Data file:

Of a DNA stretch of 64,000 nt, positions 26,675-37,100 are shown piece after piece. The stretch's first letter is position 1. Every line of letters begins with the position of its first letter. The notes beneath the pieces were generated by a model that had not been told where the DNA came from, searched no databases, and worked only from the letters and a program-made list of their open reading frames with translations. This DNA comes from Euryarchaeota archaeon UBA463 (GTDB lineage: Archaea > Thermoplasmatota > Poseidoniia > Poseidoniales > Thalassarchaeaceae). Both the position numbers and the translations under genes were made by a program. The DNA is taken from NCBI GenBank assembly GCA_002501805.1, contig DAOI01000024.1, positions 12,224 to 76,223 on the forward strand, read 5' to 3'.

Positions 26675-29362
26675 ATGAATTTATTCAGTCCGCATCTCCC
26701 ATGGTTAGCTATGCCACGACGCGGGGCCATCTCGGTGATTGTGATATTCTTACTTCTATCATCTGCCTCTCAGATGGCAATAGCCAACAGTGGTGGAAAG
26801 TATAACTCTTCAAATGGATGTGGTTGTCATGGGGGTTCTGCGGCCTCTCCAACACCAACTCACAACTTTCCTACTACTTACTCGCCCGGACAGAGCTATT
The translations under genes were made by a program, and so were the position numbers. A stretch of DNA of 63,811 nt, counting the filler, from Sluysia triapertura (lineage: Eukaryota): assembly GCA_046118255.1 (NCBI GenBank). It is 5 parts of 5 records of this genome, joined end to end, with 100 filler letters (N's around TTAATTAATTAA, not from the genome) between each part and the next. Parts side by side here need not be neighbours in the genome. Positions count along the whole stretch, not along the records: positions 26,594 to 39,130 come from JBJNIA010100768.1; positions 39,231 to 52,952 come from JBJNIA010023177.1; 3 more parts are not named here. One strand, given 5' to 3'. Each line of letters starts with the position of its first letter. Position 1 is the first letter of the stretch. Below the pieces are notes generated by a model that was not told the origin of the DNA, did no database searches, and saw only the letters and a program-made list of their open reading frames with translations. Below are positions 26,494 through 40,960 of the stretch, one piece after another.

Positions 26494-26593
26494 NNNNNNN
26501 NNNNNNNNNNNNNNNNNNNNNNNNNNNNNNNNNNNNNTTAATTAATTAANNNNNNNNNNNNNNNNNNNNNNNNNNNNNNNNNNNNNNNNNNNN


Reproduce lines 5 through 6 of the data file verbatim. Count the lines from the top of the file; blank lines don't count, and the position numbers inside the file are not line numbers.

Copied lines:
26801 TATAACTCTTCAAATGGATGTGGTTGTCATGGGGGTTCTGCGGCCTCTCCAACACCAACTCACAACTTTCCTACTACTTACTCGCCCGGACAGAGCTATT
The translations under genes were made by a program, and so were the position numbers. A stretch of DNA of 63,811 nt, counting the filler, from Sluysia triapertura (lineage: Eukaryota): assembly GCA_046118255.1 (NCBI GenBank). It is 5 parts of 5 records of this genome, joined end to end, with 100 filler letters (N's around TTAATTAATTAA, not from the genome) between each part and the next. Parts side by side here need not be neighbours in the genome. Positions count along the whole stretch, not along the records: positions 26,594 to 39,130 come from JBJNIA010100768.1; positions 39,231 to 52,952 come from JBJNIA010023177.1; 3 more parts are not named here. One strand, given 5' to 3'. Each line of letters starts with the position of its first letter. Position 1 is the first letter of the stretch. Below the pieces are notes generated by a model that was not told the origin of the DNA, did no database searches, and saw only the letters and a program-made list of their open reading frames with translations. Below are positions 26,494 through 40,960 of the stretch, one piece after another.